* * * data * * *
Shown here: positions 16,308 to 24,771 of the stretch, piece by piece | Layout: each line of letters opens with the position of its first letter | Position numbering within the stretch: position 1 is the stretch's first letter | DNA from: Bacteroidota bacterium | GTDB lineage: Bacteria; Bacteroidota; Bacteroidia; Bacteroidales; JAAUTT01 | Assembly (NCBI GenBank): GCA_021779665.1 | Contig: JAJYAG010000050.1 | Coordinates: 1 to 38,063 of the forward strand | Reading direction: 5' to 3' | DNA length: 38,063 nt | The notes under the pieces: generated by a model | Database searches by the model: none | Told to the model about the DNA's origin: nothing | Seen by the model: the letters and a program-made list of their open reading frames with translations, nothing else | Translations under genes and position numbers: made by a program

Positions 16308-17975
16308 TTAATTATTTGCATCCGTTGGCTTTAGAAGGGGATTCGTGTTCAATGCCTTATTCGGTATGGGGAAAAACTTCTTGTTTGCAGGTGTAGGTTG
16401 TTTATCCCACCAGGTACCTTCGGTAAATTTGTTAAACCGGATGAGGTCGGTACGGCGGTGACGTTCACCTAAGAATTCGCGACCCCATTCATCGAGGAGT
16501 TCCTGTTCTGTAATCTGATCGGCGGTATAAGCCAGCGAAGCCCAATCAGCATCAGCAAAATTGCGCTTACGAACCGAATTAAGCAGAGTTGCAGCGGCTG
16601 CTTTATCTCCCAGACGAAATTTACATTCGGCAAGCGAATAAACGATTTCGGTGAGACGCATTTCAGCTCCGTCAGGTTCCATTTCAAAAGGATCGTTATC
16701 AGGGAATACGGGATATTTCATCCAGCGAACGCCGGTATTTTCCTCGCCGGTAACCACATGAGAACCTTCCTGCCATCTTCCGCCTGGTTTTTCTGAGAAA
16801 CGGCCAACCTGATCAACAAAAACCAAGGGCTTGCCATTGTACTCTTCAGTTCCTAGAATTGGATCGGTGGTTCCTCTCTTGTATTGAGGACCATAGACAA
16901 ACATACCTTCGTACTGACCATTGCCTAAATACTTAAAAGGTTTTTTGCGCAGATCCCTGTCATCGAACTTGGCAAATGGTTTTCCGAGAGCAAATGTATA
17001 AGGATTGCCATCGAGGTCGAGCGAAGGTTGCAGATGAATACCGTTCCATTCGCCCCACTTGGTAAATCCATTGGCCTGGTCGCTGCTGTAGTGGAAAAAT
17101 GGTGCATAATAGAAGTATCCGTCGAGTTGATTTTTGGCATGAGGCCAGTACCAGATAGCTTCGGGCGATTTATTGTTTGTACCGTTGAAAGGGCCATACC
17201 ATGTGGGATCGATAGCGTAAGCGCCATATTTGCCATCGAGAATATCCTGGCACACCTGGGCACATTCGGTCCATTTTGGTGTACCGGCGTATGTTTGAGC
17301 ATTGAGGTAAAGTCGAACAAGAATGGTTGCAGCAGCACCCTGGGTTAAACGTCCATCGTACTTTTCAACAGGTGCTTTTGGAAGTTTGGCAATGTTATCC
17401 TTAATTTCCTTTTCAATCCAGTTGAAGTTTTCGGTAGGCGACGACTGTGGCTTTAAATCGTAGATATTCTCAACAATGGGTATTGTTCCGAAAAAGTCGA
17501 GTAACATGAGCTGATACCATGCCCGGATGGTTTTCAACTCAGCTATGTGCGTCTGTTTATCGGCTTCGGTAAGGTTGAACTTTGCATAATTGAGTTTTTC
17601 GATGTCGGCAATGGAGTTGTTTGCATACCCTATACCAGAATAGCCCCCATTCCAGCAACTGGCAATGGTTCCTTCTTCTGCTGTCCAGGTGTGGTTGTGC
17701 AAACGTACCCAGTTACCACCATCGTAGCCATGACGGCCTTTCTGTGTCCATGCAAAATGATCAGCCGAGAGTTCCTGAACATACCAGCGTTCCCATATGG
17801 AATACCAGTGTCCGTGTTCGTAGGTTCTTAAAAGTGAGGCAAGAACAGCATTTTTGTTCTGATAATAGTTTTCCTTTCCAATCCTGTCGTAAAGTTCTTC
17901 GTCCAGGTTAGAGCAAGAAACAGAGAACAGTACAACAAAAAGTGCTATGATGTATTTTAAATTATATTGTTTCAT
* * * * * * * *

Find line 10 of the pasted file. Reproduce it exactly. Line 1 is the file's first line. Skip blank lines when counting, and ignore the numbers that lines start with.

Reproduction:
17001 AGGATTGCCATCGAGGTCGAGCGAAGGTTGCAGATGAATACCGTTCCATTCGCCCCACTTGGTAAATCCATTGGCCTGGTCGCTGCTGTAGTGGAAAAAT